Output from top copper producers down 3.7% in Q2 2020 – report

BHP’s Escondida mine is the world’s largest copper producer, located in northern Chile. (Image courtesy of BHP)

Copper output from the world’s top ten producers declined by 3.7% year-on-year collectively during the second quarter of 2020, according to GlobalData, a UK-based data analytics and consulting company.

Lockdowns across Chile, Peru and Mexico, including the closure of some of the world’s largest copper mines, were a key factor behind the decline, which saw total output drop from 2.7Mt to 2.6Mt for the three-month period.

The largest decline in Q2 was observed from Glencore, where production fell 13.9% year-on-year due to lower ore grades and disruptions caused by the covid-19 outbreak, particularly at the Antamina mine, which also reduced BHP’s output.

“Lower ore grades at BHP’s Pampa Norte (Spence and Cerro Colorado mines), Antofagasta‘s Centinela Concentrates and lower rates at KGHM’s Robinson and Franke mines were key factors behind the declines in the other major producers output during the second quarter,” says GlobalData senior mining analyst Vinneth Bajaj.

Major operating mines that were closed as a result of the pandemic for significant periods in Q2 include Chuquicamata, Cobre Panama, Antamina, Las Bambas and Cerro Verde. Development work was also halted at the Los Pelambres and El Teniente mines.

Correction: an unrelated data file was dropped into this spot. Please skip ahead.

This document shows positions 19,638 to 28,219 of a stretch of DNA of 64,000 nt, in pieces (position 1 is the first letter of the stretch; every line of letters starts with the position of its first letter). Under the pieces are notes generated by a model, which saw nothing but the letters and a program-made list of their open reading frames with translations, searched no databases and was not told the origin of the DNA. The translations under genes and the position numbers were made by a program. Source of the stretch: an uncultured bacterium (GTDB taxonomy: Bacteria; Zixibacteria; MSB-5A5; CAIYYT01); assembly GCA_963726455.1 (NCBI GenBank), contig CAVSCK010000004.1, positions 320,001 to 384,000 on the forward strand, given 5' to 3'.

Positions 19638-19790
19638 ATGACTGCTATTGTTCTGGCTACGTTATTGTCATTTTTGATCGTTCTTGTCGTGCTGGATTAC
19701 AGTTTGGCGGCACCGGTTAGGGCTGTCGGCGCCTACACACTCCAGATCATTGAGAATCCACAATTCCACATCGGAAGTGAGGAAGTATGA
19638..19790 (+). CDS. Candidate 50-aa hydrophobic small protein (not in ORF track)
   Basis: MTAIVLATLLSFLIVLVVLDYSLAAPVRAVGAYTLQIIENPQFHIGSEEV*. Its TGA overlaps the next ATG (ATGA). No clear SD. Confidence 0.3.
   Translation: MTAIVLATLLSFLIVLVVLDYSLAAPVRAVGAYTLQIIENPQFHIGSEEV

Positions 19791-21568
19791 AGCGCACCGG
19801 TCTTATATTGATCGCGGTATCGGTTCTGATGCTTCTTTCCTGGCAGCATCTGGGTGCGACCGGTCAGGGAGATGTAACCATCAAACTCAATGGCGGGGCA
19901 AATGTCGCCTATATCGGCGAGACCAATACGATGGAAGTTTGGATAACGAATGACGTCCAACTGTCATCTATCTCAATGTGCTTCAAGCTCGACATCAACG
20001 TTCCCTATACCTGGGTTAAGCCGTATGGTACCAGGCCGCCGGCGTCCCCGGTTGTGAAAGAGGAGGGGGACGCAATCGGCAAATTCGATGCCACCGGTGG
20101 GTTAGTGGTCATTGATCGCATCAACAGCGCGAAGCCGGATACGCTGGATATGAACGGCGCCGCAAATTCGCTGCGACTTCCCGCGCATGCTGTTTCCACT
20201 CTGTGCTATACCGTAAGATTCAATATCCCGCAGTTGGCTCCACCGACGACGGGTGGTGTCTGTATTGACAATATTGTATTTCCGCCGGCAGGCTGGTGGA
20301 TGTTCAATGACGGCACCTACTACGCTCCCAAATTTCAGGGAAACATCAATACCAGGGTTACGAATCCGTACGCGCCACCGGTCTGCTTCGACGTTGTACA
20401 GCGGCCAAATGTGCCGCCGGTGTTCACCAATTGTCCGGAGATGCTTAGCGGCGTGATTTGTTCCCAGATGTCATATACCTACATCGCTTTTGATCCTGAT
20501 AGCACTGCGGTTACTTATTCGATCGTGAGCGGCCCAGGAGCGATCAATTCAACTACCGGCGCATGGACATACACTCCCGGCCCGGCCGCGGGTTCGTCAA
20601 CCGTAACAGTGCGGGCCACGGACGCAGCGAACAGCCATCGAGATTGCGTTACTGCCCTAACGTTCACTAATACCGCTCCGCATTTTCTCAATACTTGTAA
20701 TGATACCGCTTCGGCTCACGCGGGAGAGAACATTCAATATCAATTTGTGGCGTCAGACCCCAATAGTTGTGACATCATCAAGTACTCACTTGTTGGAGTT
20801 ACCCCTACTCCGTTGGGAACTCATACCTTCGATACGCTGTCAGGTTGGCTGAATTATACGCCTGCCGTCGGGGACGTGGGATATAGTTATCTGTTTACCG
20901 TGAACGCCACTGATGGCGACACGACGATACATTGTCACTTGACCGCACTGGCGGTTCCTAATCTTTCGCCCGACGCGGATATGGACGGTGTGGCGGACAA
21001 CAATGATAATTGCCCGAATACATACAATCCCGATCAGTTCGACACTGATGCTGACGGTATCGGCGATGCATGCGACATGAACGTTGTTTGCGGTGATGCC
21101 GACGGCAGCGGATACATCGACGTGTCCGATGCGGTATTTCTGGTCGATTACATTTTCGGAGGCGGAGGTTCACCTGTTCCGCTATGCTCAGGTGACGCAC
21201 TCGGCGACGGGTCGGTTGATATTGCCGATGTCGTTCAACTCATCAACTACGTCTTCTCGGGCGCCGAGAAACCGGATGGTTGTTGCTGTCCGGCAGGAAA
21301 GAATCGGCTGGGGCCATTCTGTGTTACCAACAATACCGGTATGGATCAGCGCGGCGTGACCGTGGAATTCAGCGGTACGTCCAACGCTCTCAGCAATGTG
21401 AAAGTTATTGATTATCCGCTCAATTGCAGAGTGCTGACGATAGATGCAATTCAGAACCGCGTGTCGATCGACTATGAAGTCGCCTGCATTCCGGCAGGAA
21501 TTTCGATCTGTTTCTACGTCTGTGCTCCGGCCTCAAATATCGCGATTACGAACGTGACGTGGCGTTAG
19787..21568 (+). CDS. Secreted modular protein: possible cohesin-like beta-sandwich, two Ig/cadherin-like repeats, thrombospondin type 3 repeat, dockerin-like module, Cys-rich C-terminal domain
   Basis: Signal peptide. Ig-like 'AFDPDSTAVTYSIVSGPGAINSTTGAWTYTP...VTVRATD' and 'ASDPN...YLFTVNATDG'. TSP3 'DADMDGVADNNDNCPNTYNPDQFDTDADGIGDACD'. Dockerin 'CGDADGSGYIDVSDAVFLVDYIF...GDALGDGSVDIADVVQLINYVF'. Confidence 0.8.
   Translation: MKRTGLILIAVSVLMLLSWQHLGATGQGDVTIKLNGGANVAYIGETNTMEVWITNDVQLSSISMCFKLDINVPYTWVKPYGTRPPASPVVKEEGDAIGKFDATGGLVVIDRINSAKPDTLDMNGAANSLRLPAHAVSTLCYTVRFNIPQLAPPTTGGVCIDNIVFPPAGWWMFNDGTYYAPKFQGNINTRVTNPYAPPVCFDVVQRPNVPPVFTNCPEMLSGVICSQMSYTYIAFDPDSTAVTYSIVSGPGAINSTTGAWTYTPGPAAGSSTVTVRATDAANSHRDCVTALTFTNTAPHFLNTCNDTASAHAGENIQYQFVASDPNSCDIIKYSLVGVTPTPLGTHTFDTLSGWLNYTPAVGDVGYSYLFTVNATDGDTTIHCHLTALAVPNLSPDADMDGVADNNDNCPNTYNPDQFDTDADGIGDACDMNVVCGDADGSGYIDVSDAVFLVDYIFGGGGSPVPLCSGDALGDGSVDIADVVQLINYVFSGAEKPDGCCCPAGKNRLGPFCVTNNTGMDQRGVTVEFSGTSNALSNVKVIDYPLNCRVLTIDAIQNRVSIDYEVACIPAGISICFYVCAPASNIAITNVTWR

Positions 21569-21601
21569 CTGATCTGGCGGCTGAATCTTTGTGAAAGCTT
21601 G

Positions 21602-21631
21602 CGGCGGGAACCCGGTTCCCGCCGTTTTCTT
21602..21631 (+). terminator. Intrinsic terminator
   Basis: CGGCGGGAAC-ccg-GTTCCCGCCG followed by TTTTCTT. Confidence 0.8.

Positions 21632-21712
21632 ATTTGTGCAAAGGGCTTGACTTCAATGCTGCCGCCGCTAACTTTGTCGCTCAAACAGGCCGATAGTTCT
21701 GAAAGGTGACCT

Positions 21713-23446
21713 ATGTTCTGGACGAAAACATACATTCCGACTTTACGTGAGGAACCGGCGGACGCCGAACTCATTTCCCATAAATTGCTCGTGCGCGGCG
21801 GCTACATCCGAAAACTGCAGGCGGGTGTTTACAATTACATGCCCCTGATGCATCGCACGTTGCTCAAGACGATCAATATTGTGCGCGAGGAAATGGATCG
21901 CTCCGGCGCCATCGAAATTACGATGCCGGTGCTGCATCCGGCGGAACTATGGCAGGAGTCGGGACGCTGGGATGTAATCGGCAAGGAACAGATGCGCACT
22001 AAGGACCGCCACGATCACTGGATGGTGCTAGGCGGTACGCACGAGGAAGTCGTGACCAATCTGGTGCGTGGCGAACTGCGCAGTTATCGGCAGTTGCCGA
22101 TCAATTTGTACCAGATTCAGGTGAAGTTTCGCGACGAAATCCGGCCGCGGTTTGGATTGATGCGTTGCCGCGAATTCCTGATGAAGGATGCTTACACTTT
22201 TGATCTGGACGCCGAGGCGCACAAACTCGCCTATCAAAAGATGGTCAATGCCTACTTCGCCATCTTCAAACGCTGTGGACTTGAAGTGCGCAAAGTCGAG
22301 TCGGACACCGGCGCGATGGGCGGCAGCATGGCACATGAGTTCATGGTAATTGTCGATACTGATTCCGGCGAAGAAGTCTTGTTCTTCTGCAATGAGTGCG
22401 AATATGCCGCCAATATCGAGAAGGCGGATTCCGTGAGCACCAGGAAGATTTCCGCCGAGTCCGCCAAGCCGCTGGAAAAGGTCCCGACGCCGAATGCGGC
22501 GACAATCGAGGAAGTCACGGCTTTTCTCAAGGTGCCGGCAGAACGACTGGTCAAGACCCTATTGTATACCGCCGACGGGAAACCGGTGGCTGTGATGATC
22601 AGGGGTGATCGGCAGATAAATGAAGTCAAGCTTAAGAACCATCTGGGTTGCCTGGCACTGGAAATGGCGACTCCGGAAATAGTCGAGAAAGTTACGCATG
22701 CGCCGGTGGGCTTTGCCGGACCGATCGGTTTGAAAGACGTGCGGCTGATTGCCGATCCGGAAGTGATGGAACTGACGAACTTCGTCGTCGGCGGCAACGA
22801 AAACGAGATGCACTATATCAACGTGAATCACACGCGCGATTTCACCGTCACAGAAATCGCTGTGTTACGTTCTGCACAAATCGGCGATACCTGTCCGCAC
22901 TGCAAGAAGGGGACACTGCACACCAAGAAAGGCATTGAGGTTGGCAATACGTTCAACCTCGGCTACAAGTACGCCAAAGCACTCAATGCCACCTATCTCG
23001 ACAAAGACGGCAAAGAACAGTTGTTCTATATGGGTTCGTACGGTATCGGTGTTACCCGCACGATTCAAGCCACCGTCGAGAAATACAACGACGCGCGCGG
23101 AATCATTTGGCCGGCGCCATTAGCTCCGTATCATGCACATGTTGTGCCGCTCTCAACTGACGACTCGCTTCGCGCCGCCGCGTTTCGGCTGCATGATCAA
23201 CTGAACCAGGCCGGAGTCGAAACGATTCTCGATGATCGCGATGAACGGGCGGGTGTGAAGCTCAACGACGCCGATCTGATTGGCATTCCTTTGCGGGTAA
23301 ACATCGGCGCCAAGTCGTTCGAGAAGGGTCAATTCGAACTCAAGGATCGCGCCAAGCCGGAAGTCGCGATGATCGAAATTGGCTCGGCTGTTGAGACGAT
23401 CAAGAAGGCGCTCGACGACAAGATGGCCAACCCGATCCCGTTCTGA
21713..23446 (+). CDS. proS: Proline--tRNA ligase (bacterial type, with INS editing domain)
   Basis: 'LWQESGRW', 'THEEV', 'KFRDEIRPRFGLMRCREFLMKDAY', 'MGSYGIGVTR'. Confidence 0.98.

Overall copper production is forecast to drop by 1.5% this year to 20.3Mt, with steeper declines in Chile and Peru, GlobalData says.

While Chile was initially relatively unaffected at the start of the quarter, with Codelco having just to halt on-site construction activities at Chuquicamata and El Teniente, rising cases led to mounting pressure from workers and the temporary shutdown of Chuquicamata at the end of June. As a result, production in Chile is expected to decline by 2.3% in 2020.

“Although operating activities in Peru resumed at the end of May, covid-19 restrictions have disrupted the momentum of several copper mines, including the Las Bambas, Constancia, Toromocho and Cerro Verde, with production in Peru set to decline by 7.2% in 2020,” Bajaj adds.

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